But for doctors whose case loads include some heavy and troubling people (Dr. Warneke is also renowned for his work with ADHD and troubled children; Dr. Brooks also sees a number of court-ordered and institutional patients), trans patients must sometimes be a breath of fresh air, those rare success stories that they can look back at and feel a sense of accomplishment.
Dr. Warneke, 65, has also been active in the community when few others could be found doing so, with public speaking, lobbying schools and employers, and advocating in judicial matters. But he cannot carry the torch forever. He is looking for another therapist to step into the role and perhaps eventually oversee the clinic. He says to The Edmonton Sun: “I’m good for another few years… But at some point, I’m going to have to start slowing down.”
Other Barriers To Care
There have been additional areas where finding medical care has been challenging. Most Alberta cosmetic surgeons refuse to perform breast augmentation (a non-funded procedure) for transwoman. And while some will perform mastectomies for transmen, they now charge significantly far more than for other patients, putting Alberta Health in the position of having to determine whether it is more cost-efficient to pay the difference or send patients out-of-province. Similarly, many endocrinologists will not take referrals of transsexual patients unless gated through Dr. Warneke (despite the latter’s long waiting list), while others will not take referrals of trans patients at all.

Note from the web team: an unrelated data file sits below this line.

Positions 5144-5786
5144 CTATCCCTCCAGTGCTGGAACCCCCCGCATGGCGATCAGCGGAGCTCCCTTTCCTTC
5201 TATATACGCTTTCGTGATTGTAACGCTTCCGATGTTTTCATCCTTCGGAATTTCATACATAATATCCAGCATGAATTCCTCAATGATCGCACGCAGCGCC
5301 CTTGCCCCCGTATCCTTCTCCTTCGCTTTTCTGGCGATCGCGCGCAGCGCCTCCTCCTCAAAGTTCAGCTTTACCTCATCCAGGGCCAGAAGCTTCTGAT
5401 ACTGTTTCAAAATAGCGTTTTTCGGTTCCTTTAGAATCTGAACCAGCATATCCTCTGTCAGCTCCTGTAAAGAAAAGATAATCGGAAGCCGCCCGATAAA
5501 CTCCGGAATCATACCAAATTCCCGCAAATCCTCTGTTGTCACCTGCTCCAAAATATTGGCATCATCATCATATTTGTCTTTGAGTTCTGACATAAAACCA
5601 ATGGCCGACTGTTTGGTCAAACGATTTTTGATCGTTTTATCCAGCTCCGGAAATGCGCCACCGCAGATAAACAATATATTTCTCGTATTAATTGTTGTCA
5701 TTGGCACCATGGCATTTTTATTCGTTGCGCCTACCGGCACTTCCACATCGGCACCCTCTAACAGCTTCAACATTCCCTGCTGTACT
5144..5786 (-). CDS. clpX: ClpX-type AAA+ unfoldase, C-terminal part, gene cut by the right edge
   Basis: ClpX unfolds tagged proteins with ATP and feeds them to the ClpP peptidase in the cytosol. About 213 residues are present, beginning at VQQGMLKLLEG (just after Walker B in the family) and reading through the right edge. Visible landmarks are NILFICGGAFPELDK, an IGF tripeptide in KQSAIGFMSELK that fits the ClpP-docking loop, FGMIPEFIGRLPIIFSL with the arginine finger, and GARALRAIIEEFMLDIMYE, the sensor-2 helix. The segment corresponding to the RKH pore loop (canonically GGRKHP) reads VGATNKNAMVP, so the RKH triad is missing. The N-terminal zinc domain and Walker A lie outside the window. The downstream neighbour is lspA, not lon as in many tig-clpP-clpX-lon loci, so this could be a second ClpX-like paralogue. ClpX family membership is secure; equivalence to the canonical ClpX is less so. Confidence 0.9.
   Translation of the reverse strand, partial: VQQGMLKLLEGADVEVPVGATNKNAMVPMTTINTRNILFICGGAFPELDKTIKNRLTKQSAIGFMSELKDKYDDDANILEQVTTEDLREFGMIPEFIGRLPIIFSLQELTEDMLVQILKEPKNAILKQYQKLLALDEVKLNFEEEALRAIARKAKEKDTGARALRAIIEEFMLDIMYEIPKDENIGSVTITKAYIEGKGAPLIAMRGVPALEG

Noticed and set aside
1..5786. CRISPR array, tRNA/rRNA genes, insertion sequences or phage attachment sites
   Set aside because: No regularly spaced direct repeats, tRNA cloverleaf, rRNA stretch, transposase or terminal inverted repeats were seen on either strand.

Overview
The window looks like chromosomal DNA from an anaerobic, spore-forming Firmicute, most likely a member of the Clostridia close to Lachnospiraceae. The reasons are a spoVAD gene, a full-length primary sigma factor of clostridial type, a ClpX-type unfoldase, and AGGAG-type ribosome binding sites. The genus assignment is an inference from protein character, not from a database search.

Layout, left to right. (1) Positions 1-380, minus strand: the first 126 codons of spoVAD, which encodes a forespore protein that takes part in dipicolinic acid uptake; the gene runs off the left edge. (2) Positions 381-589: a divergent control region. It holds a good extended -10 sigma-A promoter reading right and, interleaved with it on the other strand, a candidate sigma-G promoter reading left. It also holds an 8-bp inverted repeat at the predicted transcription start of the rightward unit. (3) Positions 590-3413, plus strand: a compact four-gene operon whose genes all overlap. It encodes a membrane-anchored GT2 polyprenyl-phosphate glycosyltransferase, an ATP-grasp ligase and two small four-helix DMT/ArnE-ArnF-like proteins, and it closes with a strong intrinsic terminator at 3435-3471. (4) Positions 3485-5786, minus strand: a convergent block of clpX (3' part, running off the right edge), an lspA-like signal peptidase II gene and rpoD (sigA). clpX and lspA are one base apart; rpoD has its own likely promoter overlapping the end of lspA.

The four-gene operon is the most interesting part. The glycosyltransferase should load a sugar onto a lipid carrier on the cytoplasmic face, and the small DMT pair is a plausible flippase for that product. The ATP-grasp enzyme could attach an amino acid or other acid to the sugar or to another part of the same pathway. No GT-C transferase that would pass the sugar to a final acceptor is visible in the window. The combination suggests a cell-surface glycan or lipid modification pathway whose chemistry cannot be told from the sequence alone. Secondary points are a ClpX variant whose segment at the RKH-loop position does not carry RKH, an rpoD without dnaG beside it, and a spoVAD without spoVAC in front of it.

Clinical staff also, at times, pose a difficulty in the process by willfully using a person’s old name and pronouns to humiliate them in the waiting room; neglecting to do things such as including them in the day’s waiting list; or failing to forward test results to the appropriate parties. Mistakes do happen, but when they habitually come from the same people and drip with intent, then there is a clear problem in professionalism that certainly wouldn’t exist were it someone’s race or disability that they took issue with.
This is not a condemnation of the existing health system – much of this exists because there has been very little previous dialogue between the medical and transsexual communities.
Some of this does take place on the grassroots level, between trans patients and the doctors who choose to treat them, and has been ongoing. There is still a necessary process of advocating for ourselves and each other, by reaching out to receptive physicians (and nursing and med students) and educating them about our needs.
Part of it also requires dialogue on a larger scale, though, and the transgender community is looking to initiate that. First on the plan is a letter campaign to Alberta Health, in hopes of addressing some of these issues. Later, in November, there will be some participation in a diversity conference for the medical community. Interested people from all sides – medical professionals, transfolk and supporters – are all welcome to visit www.albertatrans.org/opendialogue.shtml for more information.
And along the way, we continue to do what we can in terms of building those rapports.
Meanwhile, from Alberta’s perspective, a psychiatrist with the dedication of Dr. Warneke is still irreplaceable, in many ways. Should he retire, we would definitely be sorry to see him go, and I can’t speak for his plans afterward. But hopefully, someone might rise to the challenge of overseeing the clinic here in enough time that he might have the energy and interest in working with therapists to help them streamline the medical processes in the larger picture here, and elsewhere as well.
One can hope, and put out the call.
”Mercedes Allen is a writer who blogs at http://dentedbluemercedes.wordpress.com/, has been featured on bilerico.com, PageOneQ and others, and has also developed the website at AlbertaTrans.org as a resource for transgender information and support.”